New research links air pollution to increased risk of depression and bipolar disorder

Bad air quality is also associated with dementia and cardiovascular disease.

powerlines and smog
Poor air quality is associated with an array of health harms.Pixabay

Over the past decade, researchers have identified dozens of genes that are associated with risk for conditions like bipolar disorder and depression. However, genetics can only explain a small portion of a person’s risk of developing a disease, sending researchers searching for other factors that could contribute. Air pollution might be a candidate, according to a new study, which found that living in areas with bad air quality is associated with increased risk for neuropsychiatric disorders, including bipolar disorder and depression.

“This was part of a search for environmental determinants of disease,” says senior author Andrey Rzhetsky, professor in the department of human genetics and senior fellow in the computation institute at the University of Chicago.

The study, published Tuesday in the journal PLOS Biology, also adds another item to the laundry list of harms associated with air pollution, which also includes cardiovascular disease, premature birth, infertility, and dementia.

The team looked at two datasets, one from the United States, which included 151 million people, and one from Denmark, which included 1.4 million people. The datasets have different strengths and weaknesses: the United States data, for example, which comes from the EPA, is very large but only includes overall air quality at the county level. The Denmark data includes fewer people, but has information on air quality at each person’s specific address at each day from birth until their 10th birthday—allowing the researchers to calculate the cumulative exposure they had to air pollution. That environmental data was then analyzed with disease diagnosis information from an insurance database in the US and the Danish Psychiatric Central Research Register in Denmark.

“Each data set is imperfect in its own way,” Rzhetsky says. “With this we have two similar analyses, but on different data sets and in different countries, which we thought would be more convincing than a single analysis.”

In the United States, people living in counties with the poorest air quality had a 27 percent increase in the rate of bipolar disorder and a 6 percent increase in rates of major depression when compared to those with the best air quality. In Denmark, people with the most exposure to air pollution had nearly 150 percent higher rates of schizophrenia as people with the lowest exposure. They also had higher rates of bipolar disorder (by 29 percent), personality disorder (by 162 percent), and major depression (by 50 percent). The differences between the two countries could be due to the more granular data available in Denmark, Rzhetsky says. It also might be due to genetic and cultural differences, or differences in environmental management and health care. “Everybody is vulnerable in a different way,” he says. “The same environmental insult can induce different things.”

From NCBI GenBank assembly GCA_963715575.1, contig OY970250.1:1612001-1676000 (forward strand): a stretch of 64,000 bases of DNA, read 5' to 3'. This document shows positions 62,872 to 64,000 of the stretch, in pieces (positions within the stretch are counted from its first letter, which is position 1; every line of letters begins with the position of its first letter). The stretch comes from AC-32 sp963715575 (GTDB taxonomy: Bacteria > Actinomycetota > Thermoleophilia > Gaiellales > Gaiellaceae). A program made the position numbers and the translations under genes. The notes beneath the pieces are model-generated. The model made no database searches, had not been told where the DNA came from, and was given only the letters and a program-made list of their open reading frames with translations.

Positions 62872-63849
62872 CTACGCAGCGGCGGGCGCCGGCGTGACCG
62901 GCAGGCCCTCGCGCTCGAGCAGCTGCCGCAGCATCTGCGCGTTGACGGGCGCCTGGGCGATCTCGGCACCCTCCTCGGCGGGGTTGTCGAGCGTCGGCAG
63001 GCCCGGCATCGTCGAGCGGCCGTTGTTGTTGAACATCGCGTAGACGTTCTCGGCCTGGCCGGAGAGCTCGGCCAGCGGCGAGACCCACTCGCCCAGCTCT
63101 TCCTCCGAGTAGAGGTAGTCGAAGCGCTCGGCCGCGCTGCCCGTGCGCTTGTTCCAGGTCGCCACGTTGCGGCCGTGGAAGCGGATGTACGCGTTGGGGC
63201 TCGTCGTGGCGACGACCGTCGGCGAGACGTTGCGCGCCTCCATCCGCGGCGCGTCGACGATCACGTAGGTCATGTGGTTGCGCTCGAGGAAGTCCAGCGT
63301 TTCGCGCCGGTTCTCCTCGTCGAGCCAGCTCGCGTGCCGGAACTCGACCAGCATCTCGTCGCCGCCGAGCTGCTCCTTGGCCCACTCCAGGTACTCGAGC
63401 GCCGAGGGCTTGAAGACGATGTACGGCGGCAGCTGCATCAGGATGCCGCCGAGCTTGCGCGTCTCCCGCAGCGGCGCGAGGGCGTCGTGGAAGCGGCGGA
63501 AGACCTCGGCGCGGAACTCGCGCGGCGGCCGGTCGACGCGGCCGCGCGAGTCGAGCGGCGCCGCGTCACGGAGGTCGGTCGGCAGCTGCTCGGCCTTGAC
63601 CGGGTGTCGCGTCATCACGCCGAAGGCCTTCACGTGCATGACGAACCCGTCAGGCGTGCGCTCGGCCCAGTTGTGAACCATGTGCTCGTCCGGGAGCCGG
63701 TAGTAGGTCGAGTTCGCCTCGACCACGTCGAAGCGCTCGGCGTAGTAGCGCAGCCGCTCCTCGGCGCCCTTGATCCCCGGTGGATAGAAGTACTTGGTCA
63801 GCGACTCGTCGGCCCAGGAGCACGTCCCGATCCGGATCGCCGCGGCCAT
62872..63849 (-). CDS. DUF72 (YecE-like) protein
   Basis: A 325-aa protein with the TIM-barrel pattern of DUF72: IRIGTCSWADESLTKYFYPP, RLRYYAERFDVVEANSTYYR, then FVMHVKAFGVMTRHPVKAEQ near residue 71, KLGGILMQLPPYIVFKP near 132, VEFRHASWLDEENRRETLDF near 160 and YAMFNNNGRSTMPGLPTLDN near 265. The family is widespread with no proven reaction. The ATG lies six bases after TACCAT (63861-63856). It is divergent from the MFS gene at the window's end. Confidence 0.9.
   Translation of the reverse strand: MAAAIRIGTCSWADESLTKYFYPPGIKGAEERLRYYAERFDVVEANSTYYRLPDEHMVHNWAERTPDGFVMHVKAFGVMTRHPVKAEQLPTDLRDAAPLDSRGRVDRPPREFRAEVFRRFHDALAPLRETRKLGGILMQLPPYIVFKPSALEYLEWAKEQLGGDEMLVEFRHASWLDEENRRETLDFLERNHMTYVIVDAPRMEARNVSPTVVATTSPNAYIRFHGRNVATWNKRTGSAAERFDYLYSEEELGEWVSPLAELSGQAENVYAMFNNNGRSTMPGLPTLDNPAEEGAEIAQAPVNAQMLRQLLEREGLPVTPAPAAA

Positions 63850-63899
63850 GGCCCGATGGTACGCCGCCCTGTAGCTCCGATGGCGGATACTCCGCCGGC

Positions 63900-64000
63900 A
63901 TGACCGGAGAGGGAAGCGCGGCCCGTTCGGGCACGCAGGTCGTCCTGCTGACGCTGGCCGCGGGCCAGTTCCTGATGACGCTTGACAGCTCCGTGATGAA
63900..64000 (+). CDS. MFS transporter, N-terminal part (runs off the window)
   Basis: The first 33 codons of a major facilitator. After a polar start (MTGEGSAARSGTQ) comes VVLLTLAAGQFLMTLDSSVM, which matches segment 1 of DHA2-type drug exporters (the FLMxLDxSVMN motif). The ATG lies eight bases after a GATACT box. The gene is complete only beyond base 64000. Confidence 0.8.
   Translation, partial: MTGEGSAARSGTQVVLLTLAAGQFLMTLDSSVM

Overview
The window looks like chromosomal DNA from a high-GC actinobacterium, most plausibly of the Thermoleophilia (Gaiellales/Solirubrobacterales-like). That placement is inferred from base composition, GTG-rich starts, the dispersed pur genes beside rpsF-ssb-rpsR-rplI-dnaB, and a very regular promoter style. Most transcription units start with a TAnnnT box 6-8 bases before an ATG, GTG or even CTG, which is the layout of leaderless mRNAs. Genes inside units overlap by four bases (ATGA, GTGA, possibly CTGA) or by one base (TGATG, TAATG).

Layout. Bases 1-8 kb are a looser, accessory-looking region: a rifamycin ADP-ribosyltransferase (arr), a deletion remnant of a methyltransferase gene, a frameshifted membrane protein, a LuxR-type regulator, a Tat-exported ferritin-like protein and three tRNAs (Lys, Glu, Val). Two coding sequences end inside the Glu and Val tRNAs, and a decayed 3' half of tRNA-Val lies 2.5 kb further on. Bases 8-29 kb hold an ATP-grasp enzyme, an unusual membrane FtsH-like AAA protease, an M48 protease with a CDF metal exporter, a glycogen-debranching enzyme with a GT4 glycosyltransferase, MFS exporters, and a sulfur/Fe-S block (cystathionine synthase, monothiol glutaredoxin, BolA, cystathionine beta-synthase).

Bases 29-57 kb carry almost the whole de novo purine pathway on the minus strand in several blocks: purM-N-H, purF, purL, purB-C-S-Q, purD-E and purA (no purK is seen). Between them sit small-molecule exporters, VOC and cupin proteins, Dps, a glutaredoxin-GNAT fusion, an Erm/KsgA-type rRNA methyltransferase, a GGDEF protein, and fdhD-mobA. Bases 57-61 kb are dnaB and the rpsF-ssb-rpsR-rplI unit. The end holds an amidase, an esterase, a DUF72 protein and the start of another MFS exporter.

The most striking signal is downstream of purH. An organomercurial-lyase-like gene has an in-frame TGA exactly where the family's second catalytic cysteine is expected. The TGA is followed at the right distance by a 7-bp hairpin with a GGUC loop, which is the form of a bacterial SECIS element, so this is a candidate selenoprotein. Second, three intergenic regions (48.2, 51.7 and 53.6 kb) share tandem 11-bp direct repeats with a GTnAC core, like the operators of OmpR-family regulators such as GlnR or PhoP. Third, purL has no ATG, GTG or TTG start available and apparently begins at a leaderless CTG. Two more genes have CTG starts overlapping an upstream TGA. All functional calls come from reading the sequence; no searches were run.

The study builds on prior research that shows a relationship between air quality and psychiatric conditions: increasing levels of pollutants come along with more frequent antipsychotic prescriptions, more hospitalizations for schizophrenia patients, increased risk of depression, and more severe anxiety symptoms.

"These findings add to the current evidence from previous studies of a possible link between air pollution and psychiatric disorders," Ioannis Bakolis, an epidemiologist from King's College London who was not involved with the study, told National Geographic.

Rzhetsky notes that this particular study was observational, and can't definitively say that air pollution in any way causes psychiatric disorders. "This provides clues, but is not definite," he says.

However, there are biological mechanisms that link the two. Air pollutants, like particulate matter, nitrogen dioxide, and ozone, can affect the brain directly, by traveling through the thin barrier that separates it from the nasal cavity, or indirectly, by entering the lungs and bloodstream. These pollutants have been shown to cause inflammation in the brain in both humans and animal models and affect the function of neurotransmitters like dopamine and serotonin, both of which are associated with psychiatric disorders.

If further research continues to show a relationship between air quality and psychiatric disorders, it might open a new avenue for treatment, Rzhetsky says. “Maybe symptoms could be reduced with some measures like reducing related inflammation, or moving people to cleaner areas.”

The findings highlight the importance of good air quality. “It would be nice if it helps convince people in power that it’s important to have the environment clean,” Rzhetsky says.